Barristers stage protest at Trim Court against pay rates for some members in free legal aid scheme

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Paul Murphy

Barristers gathered outside Trim Courthouse to protest against pay rates for some of their members.

The protest was the latest move in a seven-year dispute centred on the level of fees paid to barristers practising in the district court under the criminal legal aid scheme.

They are calling for the restoration of cuts imposed during the recession. Under the terms of the free legal aid scheme those practising in the district court are paid €25.20 for a remand hearing, €50.40 for a plea in mitigation at a sentence hearing at a sentence hearing and €67.50 where a matter goes to a full trial. At the protest barristers said that students currently studying law have the odds stacked against them in their hopes of entering the profession.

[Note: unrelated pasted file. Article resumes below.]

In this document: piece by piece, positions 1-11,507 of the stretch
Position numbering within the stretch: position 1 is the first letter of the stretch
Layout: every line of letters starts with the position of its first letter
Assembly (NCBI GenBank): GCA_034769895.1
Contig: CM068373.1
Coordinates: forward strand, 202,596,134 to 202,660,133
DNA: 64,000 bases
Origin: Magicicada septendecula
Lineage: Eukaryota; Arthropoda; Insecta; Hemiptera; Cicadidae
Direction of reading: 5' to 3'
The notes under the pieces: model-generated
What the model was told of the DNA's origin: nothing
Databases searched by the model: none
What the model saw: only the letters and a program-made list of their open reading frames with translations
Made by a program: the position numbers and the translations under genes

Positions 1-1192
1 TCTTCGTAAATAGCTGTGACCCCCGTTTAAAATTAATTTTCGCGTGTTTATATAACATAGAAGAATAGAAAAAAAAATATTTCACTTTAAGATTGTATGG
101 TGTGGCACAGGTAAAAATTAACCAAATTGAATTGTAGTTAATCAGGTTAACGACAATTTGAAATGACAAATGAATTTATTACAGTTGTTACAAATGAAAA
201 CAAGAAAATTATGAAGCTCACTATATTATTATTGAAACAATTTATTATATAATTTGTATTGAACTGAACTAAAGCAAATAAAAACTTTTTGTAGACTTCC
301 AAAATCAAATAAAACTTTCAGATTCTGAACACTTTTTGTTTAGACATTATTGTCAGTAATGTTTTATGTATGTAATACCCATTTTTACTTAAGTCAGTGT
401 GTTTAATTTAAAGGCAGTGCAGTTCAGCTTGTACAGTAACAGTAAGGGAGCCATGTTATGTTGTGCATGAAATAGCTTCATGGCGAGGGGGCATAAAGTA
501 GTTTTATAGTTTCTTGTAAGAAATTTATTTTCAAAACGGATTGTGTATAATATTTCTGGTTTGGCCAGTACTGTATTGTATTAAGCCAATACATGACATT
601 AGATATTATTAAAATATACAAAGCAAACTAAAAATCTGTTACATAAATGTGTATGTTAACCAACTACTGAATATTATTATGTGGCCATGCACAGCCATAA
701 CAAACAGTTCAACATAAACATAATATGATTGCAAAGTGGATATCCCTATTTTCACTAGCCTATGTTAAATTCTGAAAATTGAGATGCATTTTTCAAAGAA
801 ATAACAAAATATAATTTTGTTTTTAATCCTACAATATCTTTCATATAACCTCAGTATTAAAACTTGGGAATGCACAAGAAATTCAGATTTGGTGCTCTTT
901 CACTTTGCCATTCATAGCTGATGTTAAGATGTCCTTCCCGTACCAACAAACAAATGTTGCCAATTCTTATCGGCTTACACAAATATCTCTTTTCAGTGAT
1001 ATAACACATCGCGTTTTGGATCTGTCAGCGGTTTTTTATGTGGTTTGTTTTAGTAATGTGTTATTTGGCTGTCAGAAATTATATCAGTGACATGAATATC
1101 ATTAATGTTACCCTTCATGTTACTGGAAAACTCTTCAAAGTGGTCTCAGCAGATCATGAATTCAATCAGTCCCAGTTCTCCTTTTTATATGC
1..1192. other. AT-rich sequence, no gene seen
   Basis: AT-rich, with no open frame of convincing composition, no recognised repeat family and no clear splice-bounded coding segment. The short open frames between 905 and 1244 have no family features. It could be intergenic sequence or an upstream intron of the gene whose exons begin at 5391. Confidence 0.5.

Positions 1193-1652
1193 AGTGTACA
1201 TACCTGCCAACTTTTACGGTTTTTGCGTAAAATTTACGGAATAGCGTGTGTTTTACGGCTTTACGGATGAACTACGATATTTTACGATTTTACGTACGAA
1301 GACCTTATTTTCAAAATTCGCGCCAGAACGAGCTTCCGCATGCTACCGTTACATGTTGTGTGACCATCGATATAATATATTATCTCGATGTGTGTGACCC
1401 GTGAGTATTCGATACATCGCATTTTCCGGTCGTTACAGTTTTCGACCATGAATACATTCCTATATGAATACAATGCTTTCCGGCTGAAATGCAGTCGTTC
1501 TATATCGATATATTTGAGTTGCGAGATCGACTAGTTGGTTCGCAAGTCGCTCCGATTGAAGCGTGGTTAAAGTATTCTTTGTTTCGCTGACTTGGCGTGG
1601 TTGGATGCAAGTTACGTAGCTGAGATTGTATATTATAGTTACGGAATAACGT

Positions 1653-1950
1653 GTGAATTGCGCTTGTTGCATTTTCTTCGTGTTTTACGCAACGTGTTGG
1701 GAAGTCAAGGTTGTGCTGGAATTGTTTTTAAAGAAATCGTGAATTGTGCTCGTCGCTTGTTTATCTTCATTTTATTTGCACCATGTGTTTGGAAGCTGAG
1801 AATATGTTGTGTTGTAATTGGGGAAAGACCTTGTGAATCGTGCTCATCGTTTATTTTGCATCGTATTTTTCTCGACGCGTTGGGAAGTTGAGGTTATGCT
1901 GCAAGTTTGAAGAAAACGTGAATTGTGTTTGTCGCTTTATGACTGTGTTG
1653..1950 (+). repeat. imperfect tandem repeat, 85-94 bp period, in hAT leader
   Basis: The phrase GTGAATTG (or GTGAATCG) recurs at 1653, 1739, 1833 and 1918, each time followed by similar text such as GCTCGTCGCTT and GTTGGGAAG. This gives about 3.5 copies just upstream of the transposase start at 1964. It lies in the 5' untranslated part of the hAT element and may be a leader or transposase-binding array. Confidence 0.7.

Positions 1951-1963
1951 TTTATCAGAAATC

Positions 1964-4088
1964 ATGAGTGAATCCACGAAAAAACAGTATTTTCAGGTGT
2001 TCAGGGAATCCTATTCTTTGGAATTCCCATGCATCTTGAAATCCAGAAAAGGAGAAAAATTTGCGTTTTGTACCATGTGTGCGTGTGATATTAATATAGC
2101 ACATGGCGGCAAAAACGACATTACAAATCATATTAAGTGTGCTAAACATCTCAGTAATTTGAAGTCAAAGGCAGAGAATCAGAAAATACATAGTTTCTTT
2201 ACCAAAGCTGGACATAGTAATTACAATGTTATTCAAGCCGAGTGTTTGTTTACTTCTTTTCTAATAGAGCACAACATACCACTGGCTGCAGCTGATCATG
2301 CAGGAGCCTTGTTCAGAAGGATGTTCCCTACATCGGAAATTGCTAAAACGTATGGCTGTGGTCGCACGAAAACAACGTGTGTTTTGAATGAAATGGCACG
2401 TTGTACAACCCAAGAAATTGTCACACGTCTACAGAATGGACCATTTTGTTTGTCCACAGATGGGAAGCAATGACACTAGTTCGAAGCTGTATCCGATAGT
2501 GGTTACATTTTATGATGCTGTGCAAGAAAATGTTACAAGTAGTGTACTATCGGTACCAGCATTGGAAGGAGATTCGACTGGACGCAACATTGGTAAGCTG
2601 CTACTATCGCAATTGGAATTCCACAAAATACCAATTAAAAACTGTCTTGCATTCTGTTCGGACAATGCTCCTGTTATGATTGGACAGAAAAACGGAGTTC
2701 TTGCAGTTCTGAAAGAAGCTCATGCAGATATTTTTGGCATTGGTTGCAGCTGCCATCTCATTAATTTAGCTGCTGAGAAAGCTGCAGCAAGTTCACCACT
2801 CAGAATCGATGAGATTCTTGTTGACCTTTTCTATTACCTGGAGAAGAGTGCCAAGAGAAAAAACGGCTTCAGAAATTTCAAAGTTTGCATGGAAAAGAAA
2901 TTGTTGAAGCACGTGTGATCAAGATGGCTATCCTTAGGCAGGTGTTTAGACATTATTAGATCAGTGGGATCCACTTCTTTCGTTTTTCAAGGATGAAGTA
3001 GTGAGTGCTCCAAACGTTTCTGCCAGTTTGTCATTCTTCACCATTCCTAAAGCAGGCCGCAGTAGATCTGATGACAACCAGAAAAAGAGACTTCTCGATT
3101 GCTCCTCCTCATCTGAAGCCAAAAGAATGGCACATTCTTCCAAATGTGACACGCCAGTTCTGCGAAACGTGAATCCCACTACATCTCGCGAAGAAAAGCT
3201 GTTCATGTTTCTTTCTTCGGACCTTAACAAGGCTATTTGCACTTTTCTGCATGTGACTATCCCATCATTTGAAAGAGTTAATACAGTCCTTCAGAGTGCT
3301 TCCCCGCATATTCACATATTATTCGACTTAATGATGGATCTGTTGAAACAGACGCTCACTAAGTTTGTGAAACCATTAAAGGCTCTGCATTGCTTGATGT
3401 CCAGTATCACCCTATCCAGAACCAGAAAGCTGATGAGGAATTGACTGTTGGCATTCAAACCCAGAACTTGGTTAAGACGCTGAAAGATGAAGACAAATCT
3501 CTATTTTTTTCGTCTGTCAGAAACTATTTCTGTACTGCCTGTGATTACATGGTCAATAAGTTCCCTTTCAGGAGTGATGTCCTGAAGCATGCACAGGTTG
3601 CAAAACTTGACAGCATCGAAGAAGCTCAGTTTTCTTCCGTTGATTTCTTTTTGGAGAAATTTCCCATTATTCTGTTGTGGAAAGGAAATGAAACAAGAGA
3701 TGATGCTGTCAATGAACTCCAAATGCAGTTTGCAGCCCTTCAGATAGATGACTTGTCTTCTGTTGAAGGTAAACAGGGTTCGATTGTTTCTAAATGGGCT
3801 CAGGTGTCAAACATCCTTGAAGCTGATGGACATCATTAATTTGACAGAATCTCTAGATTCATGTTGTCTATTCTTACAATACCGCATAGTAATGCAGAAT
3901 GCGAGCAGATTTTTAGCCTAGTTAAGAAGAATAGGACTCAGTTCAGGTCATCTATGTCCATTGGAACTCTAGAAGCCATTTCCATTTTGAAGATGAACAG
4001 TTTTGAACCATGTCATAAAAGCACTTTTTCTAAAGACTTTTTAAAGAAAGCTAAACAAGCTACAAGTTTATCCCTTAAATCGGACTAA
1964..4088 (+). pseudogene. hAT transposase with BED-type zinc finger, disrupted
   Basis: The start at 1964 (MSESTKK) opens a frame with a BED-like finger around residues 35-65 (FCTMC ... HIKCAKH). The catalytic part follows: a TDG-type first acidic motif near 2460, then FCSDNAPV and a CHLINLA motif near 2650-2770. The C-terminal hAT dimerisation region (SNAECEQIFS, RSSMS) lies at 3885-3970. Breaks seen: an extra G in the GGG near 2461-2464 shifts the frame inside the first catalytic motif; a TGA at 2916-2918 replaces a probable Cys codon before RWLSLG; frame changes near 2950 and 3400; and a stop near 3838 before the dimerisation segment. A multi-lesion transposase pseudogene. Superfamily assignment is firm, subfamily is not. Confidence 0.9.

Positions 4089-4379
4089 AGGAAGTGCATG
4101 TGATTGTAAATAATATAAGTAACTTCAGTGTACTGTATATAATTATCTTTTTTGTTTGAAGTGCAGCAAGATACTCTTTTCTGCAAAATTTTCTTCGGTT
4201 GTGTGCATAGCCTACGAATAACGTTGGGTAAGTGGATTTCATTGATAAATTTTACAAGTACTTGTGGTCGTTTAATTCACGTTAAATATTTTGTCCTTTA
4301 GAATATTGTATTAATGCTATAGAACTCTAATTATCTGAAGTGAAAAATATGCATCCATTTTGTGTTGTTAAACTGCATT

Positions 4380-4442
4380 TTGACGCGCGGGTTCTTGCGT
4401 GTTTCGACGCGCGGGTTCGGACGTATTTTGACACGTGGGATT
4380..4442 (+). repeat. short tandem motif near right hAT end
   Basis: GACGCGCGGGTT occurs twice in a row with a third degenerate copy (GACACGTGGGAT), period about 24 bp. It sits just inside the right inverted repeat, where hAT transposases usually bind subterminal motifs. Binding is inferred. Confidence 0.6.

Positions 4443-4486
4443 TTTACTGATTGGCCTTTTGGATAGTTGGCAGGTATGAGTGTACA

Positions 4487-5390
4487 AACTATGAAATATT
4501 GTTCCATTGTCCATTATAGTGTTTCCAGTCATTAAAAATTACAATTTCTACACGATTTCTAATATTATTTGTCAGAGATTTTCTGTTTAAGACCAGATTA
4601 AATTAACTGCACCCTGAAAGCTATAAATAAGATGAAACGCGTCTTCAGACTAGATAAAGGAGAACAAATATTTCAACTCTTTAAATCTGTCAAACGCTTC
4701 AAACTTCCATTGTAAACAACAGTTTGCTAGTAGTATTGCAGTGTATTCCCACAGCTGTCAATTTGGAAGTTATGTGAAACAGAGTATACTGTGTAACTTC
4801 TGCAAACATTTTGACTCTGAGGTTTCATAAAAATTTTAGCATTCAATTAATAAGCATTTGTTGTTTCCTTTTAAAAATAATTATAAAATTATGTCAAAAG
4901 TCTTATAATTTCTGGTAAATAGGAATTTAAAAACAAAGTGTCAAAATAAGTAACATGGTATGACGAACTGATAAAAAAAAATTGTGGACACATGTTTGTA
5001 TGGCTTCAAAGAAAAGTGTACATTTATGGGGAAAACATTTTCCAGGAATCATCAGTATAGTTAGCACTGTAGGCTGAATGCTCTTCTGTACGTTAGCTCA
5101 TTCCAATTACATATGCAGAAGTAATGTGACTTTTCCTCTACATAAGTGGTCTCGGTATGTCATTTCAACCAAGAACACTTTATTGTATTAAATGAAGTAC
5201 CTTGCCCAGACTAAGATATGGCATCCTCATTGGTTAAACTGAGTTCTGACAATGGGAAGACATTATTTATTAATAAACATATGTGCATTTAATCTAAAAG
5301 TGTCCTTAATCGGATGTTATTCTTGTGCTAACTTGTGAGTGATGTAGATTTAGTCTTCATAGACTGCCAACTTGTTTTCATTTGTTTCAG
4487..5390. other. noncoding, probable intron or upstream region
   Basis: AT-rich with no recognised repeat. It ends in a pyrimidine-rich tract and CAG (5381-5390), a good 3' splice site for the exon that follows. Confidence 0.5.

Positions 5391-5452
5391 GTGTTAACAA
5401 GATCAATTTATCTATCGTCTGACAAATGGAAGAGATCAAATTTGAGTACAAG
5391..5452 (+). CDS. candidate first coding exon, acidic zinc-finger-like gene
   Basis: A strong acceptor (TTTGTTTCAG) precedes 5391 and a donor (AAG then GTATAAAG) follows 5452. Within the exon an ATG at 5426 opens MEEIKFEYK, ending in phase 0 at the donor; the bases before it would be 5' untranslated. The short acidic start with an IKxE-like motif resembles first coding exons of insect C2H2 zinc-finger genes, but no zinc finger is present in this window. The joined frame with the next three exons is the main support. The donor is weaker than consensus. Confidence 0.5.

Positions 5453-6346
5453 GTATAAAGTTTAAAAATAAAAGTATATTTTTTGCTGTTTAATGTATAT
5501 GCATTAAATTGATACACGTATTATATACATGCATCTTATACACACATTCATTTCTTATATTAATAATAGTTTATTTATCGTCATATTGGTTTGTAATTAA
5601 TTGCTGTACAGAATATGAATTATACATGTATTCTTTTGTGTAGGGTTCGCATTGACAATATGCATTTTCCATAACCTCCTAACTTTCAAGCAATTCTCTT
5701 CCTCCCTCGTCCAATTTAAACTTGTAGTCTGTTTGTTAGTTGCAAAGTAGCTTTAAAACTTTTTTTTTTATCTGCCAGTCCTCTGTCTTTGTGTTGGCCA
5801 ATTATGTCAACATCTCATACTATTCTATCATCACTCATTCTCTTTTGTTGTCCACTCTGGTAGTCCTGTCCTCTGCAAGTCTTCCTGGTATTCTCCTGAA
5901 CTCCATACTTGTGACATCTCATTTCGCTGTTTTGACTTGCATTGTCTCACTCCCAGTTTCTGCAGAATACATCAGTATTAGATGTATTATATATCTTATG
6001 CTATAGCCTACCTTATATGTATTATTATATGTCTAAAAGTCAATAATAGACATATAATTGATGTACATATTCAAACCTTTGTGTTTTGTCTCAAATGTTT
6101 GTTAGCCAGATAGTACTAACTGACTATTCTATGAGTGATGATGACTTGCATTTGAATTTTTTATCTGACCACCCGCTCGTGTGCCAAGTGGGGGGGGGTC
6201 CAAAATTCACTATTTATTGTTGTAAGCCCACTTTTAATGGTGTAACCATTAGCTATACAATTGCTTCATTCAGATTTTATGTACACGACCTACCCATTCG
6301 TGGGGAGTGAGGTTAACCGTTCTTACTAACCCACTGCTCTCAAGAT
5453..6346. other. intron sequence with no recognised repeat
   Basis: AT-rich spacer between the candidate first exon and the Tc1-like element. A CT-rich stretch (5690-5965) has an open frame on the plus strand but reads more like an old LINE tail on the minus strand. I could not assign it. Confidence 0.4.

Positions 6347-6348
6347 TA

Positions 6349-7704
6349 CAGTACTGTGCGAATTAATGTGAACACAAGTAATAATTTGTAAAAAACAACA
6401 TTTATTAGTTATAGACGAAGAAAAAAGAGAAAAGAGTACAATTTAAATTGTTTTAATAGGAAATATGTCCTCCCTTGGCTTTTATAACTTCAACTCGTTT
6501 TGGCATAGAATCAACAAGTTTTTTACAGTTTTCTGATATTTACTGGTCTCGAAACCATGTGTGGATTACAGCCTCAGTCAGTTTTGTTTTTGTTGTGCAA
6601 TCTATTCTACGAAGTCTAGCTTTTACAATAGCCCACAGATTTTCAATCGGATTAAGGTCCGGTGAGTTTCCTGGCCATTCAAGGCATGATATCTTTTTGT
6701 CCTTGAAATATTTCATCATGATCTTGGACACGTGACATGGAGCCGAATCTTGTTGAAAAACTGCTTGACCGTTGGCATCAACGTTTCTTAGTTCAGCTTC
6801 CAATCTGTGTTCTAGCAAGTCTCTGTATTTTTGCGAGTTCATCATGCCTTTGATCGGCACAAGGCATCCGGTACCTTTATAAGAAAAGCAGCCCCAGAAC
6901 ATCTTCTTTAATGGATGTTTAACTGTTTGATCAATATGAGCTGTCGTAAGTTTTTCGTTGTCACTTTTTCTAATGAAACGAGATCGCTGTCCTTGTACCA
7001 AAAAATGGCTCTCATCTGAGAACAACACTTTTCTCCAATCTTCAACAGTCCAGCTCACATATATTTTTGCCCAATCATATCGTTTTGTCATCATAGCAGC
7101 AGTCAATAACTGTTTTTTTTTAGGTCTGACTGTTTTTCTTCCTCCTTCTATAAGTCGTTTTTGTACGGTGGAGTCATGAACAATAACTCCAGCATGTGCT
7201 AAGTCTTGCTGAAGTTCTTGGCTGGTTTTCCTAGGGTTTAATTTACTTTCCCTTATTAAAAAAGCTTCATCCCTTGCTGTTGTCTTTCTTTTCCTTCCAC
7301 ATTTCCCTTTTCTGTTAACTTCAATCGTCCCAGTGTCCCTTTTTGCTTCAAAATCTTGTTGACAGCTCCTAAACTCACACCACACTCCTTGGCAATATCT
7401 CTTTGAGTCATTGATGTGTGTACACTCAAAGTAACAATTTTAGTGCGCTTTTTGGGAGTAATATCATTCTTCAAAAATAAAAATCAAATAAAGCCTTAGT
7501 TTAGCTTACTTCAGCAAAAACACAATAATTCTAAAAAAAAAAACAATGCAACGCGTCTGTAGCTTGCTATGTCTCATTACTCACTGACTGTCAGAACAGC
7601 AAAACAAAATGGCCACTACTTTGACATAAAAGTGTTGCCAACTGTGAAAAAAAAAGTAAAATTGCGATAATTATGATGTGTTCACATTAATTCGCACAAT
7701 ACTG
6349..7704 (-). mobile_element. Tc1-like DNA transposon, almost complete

Barrister James O’Brien who practises at the Trim District Court said that barristers travelling from outside the Meath area for one case would earn only €25.20 for a day’s work, the same rate as 2002. He said that barristers had had to suffer cuts of 40% in pay between 2008 and 2010. Representations had been made to the Department of Public Expenditure and Reform and the Department of Justice but these had “fallen on deaf ears”. The government departments had refused to engage with the Bar Council on the issue.

He said that further unspecified action would be taken in an attempt to resolve the matter.

Solicitors also practising at the Trim court took part in the protest in support of their colleagues. Their spokesperson Maurice Regan said that barristers and solicitors working in the legal aid scheme often represented some of the most vulnerable people in society both in criminal and family law matters and the work they carried out was not reflected in the fees they were paid.

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